It’s common for our customers to wonder when their data logger memory is going to be full, what will happen to their data when the memory is full, and what they should do about it. After all, your data is specific to your application and not reproducible, so you don’t want your data overwritten before you’ve had a chance to save it to your computer and use it. In this brief article, I’ll outline what you need to know about how the memory of your Campbell Scientific data logger works.
It’s important for you to know that your Campbell Scientific data logger doesn’t become full and then stop storing new data. Rather, by default, your data logger's final-data memory (that is, memory for stored data) is organized as ring memory. Each data table is its own ring memory. When the ring is full, oldest data are overwritten by newest data. So, you can think of filling the memory of your data logger as determining the point in time when any new data you store will overwrite any old data you have.
Note: Look for the FillStop instruction in your data logger program to determine if your table will fill and stop instead of ringing.
How much time passes before your data logger memory fills up depends on the following:
If you have a newer data logger, such as the CR6, you can easily determine the time limit by loading the program and letting the data logger make the calculation. You can find this information in the program details.
Recommended for You: For help finding the Table Fill Times tab, review the “Tips and Tricks: Details, Details, Details!” newsletter article.
Starting with OS 28, you can also find helpful information in the DataTableInfo table where each data table in the program is assigned a field called DataFillDays.
Note: Table Fill Times statistics cannot be calculated for a CR200(X)-series datalogger.
For data tables that store data based on some condition other than time, it’s not possible for your data logger to estimate how often the condition will occur. Your data logger assumes the worst-case scenario, which is that data will be written to conditional tables for every scan. The result is that the DataFillDays field may show a conditional table filling in minutes or hours, but the reality may be that the condition that triggers your data storage is rare and the table will never be filled.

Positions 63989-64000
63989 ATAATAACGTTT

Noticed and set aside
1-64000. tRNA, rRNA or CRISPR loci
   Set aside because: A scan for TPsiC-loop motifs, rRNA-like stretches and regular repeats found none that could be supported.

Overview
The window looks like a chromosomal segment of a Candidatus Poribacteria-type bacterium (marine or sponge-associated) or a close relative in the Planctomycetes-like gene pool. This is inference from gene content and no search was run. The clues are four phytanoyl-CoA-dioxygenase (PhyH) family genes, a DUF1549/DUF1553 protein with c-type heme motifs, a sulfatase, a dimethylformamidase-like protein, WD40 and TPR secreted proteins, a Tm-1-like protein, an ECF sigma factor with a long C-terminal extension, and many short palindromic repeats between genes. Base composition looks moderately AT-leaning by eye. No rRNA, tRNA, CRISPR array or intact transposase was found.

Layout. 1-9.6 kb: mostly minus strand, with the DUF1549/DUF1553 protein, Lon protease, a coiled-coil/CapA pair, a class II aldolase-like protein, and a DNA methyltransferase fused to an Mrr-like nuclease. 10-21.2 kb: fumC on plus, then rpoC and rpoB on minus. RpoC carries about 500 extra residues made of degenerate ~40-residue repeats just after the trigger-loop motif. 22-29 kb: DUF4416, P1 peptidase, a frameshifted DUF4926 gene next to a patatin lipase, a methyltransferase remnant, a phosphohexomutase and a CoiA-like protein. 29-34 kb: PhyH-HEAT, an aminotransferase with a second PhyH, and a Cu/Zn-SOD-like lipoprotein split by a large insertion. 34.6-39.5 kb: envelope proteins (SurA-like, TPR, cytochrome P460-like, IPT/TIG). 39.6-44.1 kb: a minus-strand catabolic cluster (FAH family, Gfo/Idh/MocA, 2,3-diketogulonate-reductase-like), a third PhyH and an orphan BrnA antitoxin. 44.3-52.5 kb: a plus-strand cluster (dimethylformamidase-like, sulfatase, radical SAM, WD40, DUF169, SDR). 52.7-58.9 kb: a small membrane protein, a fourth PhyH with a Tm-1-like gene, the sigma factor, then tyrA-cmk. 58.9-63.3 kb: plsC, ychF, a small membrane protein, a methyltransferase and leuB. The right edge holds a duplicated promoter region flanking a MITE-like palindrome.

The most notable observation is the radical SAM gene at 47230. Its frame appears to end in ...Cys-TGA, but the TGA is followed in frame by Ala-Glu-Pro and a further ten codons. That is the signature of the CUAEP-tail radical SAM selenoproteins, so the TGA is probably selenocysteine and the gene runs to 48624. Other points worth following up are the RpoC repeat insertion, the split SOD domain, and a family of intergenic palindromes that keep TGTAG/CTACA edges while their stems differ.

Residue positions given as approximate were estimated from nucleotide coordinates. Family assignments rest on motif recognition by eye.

Tip: Define the table size for your conditional data tables by setting a specific number of records rather than allowing your data logger to auto-allocate table size. Reserve the use of auto-allocation for data tables that store data based only on time.
Recommended for You: For more information about how the DataEvent() instruction is used to store data based on an event rather than a time interval, read the “Tips and Tricks: DataEvent()” newsletter article.
If you have an older array-based data logger, you can estimate the time to fill the memory by dividing 62,000 by the number of values stored per day. For example, the array 106,239,1400,22.47,22.81,73,10.61 contains 7 data points. If this is being stored every hour, 168 data points (24 hours * 7 data points) would be stored per day. Therefore, 62,000 data points /168 data points per day ≈ 369 days. You may have arrays being stored at several time intervals.
Don’t wait to collect data until your new data is about to overwrite your oldest data. Collect your data as often as you can afford to lose it. Instrumentation in the field is subject to conditions outside of your control. Collecting and reviewing your data is the best way to ensure your system is functioning as designed.
After reading this article, I hope you understand what happens to your data in terms of your data logger memory filling up. Your data is invaluable to you, and it’s important to copy it from the data logger to your computer before it is overwritten.
Recommended for You: Need additional help? Review the “Collect Data” tutorial or the "Table Fill Times" segment of the "Connect Window Tutorial."
If you have any questions or comments about the memory of your data logger, post them below.